Brain Damage and Youth Sports - Slater Vecchio
December.12.2015

Brain Damage and Youth Sports

youth concussion

Are we endangering our children’s brain health by allowing them to play high-impact contact sports? Researchers are finding that repetitive blows to the head in high-impact contact sports place athletes at risk of permanent brain damage.

While football players are prone to chronic traumatic encephalopathy (CTE), caused by repetitive blows to the head. Mayo Clinic scientists recently discovered an increase in brain damage in men who played contact sports as children (Science Daily).

The Mayo study links school contact sports – football, boxing, wrestling, rugby, basketball, and baseball – with the development of CTE. The symptoms of CTE include confusion, memory loss, depression, impaired judgment, aggression and progressive dementia. These symptoms can begin years or even decades after brain trauma.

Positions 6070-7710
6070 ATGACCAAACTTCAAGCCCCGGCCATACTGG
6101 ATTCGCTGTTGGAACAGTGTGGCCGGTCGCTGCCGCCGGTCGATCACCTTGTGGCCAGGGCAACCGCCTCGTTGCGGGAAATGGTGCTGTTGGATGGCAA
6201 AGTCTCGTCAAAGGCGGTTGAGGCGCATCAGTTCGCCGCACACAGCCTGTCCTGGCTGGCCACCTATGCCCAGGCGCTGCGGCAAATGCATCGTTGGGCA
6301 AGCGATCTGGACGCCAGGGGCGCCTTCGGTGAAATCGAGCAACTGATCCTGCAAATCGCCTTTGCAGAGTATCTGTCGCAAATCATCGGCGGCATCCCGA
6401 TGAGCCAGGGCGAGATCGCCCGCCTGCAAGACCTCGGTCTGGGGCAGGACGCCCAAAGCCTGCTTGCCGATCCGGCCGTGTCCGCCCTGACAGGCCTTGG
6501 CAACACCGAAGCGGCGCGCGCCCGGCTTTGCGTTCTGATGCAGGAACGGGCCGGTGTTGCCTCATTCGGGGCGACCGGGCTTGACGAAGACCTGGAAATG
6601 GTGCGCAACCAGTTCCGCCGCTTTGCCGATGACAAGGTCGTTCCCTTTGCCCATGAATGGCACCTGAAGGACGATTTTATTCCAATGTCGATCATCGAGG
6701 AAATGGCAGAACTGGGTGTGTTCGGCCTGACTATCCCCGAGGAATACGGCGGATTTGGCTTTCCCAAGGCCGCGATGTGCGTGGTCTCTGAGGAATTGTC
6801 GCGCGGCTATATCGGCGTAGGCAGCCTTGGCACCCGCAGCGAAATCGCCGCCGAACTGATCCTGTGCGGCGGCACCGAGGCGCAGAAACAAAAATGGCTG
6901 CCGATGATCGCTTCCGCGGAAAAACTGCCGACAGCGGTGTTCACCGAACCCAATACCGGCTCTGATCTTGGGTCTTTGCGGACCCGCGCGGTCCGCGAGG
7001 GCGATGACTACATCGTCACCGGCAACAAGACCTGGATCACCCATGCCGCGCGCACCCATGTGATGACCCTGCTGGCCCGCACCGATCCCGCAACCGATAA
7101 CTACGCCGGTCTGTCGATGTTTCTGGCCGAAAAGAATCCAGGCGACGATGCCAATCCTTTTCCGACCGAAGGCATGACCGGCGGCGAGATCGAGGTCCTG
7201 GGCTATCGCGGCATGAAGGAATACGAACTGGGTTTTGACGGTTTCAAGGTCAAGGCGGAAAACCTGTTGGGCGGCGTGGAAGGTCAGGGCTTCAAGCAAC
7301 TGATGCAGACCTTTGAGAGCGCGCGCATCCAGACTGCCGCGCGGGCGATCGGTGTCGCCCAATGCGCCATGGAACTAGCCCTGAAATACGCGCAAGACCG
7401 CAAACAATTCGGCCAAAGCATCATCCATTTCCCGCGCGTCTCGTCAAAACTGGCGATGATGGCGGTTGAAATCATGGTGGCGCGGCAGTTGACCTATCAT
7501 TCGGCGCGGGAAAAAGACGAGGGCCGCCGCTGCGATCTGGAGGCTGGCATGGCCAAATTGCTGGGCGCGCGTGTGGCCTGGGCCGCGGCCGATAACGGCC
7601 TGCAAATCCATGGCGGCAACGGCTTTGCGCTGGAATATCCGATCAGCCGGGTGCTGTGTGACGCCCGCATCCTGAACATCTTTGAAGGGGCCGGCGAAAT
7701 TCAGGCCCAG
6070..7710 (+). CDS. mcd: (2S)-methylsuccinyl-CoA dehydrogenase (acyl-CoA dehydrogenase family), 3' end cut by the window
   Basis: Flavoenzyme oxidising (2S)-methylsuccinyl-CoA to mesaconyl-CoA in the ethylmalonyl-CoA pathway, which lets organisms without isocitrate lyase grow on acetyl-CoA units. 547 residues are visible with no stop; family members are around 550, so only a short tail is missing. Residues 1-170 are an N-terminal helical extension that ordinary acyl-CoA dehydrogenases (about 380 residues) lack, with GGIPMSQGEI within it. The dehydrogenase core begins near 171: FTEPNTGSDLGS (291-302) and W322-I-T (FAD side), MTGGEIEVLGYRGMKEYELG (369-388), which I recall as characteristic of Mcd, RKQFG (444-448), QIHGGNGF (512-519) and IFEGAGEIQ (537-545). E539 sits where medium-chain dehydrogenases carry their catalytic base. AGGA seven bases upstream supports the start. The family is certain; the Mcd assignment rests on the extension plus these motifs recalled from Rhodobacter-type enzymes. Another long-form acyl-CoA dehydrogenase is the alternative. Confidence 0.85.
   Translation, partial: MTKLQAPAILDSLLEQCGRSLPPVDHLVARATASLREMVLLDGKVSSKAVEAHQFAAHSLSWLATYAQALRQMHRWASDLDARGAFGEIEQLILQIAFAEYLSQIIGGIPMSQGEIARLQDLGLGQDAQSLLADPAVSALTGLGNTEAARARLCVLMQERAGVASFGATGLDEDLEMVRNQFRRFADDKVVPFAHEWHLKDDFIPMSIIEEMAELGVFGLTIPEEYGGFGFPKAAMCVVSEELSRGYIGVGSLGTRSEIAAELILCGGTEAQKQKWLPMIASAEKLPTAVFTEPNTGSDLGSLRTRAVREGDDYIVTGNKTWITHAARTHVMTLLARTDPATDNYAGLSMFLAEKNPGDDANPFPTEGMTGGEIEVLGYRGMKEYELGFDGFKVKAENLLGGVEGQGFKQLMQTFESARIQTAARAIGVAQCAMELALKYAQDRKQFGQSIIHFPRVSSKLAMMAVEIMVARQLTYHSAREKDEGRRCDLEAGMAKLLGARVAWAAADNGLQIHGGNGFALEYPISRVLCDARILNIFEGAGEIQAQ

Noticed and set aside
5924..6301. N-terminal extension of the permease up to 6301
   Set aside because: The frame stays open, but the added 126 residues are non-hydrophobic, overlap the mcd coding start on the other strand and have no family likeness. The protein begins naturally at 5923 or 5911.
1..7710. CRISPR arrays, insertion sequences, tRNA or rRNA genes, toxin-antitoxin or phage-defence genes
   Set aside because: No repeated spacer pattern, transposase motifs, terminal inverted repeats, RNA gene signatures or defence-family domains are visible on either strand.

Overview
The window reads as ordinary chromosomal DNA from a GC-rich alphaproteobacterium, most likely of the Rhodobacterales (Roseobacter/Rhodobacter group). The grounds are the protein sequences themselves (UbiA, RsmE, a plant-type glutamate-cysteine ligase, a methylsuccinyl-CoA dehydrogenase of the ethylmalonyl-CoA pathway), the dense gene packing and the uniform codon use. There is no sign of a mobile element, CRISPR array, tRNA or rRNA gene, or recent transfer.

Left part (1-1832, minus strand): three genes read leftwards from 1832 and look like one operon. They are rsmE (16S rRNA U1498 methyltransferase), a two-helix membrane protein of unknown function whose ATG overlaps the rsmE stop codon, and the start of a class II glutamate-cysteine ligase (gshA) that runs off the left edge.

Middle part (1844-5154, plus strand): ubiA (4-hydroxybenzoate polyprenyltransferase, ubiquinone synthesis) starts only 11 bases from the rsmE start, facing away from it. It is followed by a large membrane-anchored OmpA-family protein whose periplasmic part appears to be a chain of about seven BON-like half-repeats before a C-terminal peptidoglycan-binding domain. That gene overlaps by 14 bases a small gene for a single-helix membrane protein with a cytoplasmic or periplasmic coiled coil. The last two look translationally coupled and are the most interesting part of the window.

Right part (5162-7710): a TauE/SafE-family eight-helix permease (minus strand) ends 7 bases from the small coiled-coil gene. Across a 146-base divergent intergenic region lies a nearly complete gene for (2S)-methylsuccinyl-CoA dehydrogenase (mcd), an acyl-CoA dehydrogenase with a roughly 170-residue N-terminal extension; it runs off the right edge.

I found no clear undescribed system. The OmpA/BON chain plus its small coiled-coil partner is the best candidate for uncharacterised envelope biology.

The authors of the study recognize the mental and physical health benefits of playing sports, but emphasize the importance of protecting players from even “mild” repetitive impacts (Rossland Telegraph).

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John Boyd

John Boyd

John joined Slater Vecchio in December 2012. He brings twelve years of trial experience with him and has represented clients before the Supreme Court of British Columbia and the British Columbia Court of Appeal.